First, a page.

Background: Mendelian Randomization (MR) studies assess the causality of an exposure-disease association using genetic determinants [i.e. instrumental variables (IVs)] of the exposure. Power and IV strength requirements for MR studies using multiple genetic variants have not been explored.
Methods: We simulated cohort data sets consisting of a normally distributed disease trait, a normally distributed exposure, which affects this trait and a biallelic genetic variant that affects the exposure. We estimated power to detect an effect of exposure on disease for varying allele frequencies, effect sizes and samples sizes (using two-stage least squares regression on 10,000 data sets-Stage 1 is a regression of exposure on the variant. Stage 2 is a regression of disease on the fitted exposure). Similar analyses were conducted using multiple genetic variants (5, 10, 20) as independent or combined IVs. We assessed IV strength using the first-stage F statistic.
Results: Simulations of realistic scenarios indicate that MR studies will require large (n > 1000), often very large (n > 10,000), sample sizes. In many cases, so-called 'weak IV' problems arise when using multiple variants as independent IVs (even with as few as five), resulting in biased effect estimates. Combining genetic factors into fewer IVs results in modest power decreases, but alleviates weak IV problems. Ideal methods for combining genetic factors depend upon knowledge of the genetic architecture underlying the exposure.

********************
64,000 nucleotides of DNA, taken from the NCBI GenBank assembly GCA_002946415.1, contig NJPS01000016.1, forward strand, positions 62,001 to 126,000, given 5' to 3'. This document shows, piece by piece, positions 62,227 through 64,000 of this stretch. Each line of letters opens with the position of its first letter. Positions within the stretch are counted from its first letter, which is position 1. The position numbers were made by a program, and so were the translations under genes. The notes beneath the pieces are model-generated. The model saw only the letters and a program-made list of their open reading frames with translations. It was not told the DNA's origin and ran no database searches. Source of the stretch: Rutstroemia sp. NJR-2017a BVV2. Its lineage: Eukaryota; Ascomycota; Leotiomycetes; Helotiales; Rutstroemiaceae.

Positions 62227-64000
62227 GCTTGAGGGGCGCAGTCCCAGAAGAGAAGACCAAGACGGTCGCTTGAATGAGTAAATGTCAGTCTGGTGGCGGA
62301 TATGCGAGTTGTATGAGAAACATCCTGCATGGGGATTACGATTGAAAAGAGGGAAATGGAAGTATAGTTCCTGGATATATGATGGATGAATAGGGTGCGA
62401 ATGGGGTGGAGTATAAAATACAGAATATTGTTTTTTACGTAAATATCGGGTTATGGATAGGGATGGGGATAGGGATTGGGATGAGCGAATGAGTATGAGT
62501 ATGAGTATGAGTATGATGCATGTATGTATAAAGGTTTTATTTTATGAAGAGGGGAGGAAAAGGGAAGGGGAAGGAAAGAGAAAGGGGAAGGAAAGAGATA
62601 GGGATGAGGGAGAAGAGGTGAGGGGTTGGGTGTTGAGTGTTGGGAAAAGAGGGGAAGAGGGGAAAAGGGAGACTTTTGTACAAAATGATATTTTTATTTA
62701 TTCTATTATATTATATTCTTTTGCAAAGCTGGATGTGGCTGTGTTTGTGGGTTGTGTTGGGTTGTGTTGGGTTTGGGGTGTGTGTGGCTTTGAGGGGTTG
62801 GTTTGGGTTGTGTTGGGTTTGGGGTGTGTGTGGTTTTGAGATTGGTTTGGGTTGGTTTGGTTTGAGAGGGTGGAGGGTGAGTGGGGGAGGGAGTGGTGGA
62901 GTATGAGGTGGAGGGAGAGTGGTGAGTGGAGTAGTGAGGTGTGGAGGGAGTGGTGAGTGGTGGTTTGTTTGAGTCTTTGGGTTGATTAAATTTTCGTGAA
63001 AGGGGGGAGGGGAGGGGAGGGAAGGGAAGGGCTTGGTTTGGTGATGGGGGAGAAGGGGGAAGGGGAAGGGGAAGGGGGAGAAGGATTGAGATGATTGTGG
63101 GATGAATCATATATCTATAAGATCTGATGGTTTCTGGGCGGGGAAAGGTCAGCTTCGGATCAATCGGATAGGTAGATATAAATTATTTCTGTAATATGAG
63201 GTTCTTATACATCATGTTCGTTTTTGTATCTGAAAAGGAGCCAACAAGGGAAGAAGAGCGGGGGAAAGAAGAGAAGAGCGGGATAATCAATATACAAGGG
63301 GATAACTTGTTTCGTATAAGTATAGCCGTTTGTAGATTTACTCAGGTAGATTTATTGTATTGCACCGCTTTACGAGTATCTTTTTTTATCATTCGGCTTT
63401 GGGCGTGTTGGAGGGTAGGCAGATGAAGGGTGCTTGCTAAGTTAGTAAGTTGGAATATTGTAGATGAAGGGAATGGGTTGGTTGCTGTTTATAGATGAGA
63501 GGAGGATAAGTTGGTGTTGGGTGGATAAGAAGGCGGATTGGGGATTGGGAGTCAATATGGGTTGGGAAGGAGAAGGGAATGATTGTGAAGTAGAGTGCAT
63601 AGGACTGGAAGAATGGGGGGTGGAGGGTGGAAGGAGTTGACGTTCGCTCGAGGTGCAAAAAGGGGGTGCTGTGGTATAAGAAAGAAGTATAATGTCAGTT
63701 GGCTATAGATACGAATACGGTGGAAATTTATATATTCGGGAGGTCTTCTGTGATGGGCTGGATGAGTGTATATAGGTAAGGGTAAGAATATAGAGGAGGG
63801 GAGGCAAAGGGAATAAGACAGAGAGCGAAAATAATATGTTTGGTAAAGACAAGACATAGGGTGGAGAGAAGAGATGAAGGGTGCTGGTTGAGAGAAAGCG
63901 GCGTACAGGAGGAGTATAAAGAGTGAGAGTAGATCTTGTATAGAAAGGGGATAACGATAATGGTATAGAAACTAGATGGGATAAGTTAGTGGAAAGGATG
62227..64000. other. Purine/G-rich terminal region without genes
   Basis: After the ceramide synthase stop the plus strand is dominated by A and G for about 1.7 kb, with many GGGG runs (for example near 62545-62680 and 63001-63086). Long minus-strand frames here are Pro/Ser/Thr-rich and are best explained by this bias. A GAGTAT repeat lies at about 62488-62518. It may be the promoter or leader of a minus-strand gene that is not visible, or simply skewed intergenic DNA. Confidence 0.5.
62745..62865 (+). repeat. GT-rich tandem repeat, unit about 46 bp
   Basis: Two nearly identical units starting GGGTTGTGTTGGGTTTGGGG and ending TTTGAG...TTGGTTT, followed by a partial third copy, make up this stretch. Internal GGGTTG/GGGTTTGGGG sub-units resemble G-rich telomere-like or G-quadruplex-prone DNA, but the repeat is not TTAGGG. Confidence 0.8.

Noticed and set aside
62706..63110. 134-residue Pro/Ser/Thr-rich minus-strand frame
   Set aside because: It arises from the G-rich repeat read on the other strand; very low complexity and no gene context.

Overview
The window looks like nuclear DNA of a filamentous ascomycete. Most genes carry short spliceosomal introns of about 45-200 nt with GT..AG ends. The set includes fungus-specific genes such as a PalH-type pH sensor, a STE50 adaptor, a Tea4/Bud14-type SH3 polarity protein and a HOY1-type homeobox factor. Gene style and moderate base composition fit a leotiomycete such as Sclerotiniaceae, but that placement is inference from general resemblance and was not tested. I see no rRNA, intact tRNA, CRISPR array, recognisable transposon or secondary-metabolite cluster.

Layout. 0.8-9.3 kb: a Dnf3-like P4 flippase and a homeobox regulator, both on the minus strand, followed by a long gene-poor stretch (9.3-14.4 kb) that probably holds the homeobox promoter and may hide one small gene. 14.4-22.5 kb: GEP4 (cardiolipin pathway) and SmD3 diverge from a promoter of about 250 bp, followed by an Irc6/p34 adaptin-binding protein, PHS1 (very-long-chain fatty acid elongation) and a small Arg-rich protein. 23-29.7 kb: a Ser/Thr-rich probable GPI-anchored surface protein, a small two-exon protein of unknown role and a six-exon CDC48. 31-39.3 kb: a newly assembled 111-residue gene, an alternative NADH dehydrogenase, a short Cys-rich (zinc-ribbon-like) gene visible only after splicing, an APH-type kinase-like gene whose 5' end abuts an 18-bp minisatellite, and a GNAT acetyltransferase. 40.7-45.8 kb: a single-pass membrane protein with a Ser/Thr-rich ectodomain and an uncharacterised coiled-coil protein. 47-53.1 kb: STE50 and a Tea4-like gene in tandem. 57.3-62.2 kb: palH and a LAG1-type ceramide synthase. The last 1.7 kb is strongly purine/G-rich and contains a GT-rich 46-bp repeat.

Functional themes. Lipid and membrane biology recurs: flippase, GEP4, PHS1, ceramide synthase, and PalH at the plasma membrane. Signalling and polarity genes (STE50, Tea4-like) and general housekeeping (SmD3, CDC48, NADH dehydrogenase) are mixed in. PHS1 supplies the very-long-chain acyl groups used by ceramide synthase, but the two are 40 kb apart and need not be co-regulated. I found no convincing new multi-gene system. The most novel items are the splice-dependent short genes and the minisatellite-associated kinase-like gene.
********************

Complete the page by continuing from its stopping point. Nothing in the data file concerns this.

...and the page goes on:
Conclusions: The feasibility of well-powered, unbiased MR studies will depend upon the amount of variance in the exposure that can be explained by known genetic factors and the 'strength' of the IV set derived from these genetic factors.